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  • Many children may also experience a recurrence of symptoms within two years of surgery.

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  • Families with a history of cleft lip or palate or any other syndrome or condition associated with clefting should discuss the chances of recurrence with a genetic counselor.

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  • Genetic counseling can be offered to a couple with a previous child with the disease or to an affected individual considering pregnancy to discuss recurrence risks and treatment options.

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  • It has been used to increase the chances of breast cancer survivors' ability to conceive without increasing the chances of the cancer's recurrence.

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  • One of the concerns when a breast cancer patient uses IVF or other form of fertility treatment that increases estrogen formation is the recurrence of the cancer.

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  • Oktay followed up with his patients after about 1.5 years to determine if any group had more of a recurrence than others.

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  • They're also used to help prevent new injuries or recurrence of older injuries, and they may even accelerate the healing process of existing injuries.

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  • Once your infection has started to improve, it's time to begin preventing a recurrence.

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  • Following the correct diet for diverticulitis will speed your recovery and lessen the chance of complications or recurrence.

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  • Once you are feeling well again, continuing with a healthy, high-fiber diet will not only reduce your risk of recurrence, it will also benefit your overall health.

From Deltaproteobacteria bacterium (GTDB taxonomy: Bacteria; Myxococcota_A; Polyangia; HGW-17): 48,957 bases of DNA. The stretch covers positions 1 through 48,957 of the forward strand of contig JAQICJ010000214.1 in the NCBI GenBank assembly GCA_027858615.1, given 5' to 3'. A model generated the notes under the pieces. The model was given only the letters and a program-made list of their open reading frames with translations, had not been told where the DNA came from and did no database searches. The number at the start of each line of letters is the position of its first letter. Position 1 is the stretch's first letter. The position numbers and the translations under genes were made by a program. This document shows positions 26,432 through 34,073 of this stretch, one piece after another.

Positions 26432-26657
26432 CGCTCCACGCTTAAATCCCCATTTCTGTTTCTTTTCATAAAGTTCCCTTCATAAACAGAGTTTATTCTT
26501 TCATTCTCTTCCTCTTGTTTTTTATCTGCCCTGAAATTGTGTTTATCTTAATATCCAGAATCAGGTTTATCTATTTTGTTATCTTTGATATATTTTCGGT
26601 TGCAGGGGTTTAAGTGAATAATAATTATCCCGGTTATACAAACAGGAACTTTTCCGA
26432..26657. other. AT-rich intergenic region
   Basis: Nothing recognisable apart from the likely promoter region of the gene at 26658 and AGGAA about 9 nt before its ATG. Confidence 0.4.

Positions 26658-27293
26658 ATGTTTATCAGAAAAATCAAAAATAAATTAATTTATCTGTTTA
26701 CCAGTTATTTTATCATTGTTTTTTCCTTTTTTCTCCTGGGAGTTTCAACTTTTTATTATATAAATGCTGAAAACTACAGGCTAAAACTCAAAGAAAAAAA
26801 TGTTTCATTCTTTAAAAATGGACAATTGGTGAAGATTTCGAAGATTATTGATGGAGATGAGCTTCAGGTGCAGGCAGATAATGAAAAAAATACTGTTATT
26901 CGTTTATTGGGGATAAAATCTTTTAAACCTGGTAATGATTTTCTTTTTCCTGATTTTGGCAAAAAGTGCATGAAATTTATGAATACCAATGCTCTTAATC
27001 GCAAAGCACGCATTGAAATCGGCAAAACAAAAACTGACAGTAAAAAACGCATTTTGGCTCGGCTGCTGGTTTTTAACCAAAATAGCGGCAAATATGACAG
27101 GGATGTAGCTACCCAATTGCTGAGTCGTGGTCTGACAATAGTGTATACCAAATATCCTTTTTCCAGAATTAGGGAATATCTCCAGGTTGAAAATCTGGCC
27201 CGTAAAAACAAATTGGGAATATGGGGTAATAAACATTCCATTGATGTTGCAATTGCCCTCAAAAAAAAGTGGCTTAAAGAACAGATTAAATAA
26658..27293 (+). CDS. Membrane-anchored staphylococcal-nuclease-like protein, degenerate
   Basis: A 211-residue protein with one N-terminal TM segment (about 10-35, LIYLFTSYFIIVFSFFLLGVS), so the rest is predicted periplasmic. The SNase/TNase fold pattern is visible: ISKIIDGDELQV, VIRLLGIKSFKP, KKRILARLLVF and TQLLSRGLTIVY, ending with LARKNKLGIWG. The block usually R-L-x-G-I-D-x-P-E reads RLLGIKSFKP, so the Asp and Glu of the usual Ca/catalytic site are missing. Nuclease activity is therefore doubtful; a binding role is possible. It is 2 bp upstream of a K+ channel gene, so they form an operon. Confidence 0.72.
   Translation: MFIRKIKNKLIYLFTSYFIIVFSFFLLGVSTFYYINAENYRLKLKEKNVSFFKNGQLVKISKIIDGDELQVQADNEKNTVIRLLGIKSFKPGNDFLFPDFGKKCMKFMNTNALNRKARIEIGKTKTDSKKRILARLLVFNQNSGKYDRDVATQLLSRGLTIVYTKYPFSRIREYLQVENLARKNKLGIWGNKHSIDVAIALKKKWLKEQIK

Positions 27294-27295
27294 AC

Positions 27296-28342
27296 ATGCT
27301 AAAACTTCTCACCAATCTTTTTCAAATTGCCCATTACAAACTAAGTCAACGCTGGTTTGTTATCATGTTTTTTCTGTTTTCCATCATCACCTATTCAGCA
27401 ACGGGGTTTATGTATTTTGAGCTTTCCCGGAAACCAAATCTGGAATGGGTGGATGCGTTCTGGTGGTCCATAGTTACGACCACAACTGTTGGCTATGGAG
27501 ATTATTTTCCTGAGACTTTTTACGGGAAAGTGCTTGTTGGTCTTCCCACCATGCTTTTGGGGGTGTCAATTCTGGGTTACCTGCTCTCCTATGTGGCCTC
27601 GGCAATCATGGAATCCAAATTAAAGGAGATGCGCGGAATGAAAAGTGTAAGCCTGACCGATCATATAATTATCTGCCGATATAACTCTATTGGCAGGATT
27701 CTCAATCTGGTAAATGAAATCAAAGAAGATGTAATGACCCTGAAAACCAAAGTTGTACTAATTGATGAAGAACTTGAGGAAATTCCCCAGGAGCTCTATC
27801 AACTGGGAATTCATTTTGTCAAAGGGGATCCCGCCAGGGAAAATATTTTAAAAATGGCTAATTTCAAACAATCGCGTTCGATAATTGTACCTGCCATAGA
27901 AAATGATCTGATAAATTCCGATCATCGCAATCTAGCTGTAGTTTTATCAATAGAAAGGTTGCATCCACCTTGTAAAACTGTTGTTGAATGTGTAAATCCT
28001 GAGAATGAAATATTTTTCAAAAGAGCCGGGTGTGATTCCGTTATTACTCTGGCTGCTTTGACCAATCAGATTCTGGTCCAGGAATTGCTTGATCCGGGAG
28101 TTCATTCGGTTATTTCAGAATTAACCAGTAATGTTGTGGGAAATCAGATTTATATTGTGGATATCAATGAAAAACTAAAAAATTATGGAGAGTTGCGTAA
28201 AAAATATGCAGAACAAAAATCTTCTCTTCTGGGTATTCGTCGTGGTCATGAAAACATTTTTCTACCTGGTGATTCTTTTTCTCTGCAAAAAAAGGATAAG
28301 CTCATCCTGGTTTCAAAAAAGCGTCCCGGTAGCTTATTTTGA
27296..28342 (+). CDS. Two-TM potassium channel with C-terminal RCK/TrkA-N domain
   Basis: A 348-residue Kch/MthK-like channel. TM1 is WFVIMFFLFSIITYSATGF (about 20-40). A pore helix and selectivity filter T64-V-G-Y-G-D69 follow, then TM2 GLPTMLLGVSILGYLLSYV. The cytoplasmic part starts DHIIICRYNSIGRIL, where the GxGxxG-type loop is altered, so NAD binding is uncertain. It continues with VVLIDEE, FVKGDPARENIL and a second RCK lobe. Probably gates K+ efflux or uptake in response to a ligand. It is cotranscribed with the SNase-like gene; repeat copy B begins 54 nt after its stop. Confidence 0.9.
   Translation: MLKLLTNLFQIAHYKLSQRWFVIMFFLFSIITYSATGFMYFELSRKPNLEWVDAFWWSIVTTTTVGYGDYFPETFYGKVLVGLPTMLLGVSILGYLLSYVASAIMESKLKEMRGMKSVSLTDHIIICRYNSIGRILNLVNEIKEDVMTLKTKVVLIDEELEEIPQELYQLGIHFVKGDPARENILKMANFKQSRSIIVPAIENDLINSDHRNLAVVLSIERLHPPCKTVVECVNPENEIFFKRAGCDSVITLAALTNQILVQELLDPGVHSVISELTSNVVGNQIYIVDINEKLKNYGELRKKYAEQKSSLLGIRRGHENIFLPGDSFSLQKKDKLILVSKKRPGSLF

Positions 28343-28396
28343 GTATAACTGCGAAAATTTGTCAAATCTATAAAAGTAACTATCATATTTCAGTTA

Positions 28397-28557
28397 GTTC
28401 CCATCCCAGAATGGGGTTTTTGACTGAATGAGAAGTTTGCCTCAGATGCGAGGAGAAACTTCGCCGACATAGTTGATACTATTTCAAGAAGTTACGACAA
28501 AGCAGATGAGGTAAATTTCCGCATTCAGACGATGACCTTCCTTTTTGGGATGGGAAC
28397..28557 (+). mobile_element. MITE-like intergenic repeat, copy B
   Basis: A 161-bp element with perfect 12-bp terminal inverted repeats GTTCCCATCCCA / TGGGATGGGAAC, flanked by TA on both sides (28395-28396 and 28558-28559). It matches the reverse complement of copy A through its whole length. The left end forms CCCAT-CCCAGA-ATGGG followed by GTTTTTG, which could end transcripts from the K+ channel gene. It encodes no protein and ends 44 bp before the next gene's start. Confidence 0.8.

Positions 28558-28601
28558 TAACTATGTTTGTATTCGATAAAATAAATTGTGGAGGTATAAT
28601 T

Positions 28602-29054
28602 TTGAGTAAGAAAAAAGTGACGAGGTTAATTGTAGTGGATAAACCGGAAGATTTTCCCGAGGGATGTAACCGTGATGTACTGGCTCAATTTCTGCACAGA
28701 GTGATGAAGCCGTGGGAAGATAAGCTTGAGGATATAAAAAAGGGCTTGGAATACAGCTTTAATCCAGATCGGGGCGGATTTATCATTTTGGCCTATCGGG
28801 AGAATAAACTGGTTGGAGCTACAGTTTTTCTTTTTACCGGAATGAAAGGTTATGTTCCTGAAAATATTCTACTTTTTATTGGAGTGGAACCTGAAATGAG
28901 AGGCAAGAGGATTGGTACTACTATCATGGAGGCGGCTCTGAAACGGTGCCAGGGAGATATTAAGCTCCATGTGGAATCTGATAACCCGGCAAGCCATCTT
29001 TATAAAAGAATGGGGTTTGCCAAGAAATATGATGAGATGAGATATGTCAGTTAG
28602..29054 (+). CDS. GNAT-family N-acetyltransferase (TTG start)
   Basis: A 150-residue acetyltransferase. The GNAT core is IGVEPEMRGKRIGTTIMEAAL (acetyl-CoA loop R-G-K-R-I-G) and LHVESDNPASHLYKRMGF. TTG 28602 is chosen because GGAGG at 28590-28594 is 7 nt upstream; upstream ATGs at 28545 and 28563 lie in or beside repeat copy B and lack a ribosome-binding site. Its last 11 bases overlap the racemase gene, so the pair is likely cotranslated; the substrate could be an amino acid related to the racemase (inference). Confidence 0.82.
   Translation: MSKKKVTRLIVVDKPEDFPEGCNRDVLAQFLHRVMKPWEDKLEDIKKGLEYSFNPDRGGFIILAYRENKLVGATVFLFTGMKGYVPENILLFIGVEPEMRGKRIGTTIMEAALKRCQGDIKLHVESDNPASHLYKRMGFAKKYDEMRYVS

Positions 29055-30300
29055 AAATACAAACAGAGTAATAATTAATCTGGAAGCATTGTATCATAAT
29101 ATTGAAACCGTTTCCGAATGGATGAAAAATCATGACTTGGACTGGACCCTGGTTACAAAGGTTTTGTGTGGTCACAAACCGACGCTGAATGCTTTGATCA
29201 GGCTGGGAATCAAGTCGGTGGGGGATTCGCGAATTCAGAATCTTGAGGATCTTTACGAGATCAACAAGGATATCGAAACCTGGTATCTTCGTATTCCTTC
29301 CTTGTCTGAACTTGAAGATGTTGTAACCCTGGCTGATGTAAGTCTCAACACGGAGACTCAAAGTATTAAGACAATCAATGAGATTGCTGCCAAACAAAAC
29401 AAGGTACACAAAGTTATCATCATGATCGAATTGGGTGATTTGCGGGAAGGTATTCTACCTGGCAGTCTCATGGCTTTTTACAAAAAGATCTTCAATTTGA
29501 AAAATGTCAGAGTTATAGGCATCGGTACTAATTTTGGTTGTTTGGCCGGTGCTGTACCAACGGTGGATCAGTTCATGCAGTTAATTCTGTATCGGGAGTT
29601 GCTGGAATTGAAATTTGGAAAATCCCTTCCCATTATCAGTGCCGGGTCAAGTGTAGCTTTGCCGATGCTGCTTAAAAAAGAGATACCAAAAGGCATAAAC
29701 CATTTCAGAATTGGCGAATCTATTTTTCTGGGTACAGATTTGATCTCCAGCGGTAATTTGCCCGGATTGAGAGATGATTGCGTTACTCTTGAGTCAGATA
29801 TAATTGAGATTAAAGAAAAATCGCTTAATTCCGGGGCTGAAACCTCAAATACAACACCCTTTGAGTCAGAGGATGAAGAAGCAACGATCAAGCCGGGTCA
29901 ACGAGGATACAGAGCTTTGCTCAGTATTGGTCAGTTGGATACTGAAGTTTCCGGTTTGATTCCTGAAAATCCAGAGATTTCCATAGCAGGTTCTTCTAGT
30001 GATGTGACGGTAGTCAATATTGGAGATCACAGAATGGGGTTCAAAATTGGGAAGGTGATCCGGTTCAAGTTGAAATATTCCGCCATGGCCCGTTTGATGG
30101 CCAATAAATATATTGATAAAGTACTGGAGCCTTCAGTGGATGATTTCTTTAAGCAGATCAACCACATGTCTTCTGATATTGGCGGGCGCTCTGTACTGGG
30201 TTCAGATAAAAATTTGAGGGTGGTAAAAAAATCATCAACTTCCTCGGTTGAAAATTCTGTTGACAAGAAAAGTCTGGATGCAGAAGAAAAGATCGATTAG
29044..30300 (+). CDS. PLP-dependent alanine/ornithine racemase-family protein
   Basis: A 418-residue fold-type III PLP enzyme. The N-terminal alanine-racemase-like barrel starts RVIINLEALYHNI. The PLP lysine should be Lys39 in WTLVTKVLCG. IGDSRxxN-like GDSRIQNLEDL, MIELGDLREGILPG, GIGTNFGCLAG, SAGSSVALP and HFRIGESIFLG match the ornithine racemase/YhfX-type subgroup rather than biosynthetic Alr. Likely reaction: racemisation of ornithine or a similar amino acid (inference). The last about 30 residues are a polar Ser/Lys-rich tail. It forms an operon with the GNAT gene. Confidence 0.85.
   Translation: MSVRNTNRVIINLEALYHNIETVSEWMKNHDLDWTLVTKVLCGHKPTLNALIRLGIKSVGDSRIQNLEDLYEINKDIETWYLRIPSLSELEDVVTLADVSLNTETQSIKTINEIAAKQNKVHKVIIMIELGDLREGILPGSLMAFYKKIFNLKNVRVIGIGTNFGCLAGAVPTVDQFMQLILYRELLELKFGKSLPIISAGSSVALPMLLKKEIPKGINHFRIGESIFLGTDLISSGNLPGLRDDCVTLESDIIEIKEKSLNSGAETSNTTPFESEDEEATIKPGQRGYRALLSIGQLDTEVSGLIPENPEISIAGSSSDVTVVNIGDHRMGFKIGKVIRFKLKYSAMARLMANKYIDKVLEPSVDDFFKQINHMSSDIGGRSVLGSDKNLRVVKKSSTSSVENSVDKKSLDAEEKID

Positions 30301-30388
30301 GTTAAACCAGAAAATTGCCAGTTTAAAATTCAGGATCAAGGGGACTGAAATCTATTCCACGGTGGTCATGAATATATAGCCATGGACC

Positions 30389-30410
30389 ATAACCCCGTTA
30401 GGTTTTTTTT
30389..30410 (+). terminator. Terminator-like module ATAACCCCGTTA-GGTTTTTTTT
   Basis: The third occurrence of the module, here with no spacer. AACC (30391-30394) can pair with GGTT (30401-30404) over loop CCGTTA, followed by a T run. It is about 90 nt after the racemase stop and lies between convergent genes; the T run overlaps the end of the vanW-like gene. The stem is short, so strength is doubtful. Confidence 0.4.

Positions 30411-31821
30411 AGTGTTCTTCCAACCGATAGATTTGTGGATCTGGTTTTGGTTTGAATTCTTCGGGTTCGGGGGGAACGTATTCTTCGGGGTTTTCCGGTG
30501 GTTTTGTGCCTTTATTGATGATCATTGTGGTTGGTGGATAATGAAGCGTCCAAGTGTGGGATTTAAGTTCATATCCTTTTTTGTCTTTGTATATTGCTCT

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  • Finding the right diet for gastritis can speed the healing process and reduce the chance of recurrence.

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  • Recurrence and fungal advancement may cause increased damage to the nail bed, including yellowing, thickening, and crumbling of the nail, and the possibility of a painful infection.

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  • In order to prevent a recurrence of blackheads, you must cleanse the skin after extractions.

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  • A course of steroid therapy, given after the attack is over, will make a recurrence less likely.

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  • Opposition to present tyranny expresses itself in recurrence to the old popular ideal of the first simple Davidic kingdom (iv.

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  • This has obscured the fact that the inner history of antiquity, ending as it did in despair of this world, must in any event have seen a recurrence of barbarism.

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  • But such rational knowledge as this not only enables us to remove pain at the time, but helps us to prevent its recurrence.

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  • moment; the supreme interest when it was over was to prevent its recurrence.

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  • The sound stopped in a minute or so but a three AM recurrence woke them enough to hold a brief conversation on the source of the nocturnal noise, a conversation repeated at four AM, by which time the couple were fully awake.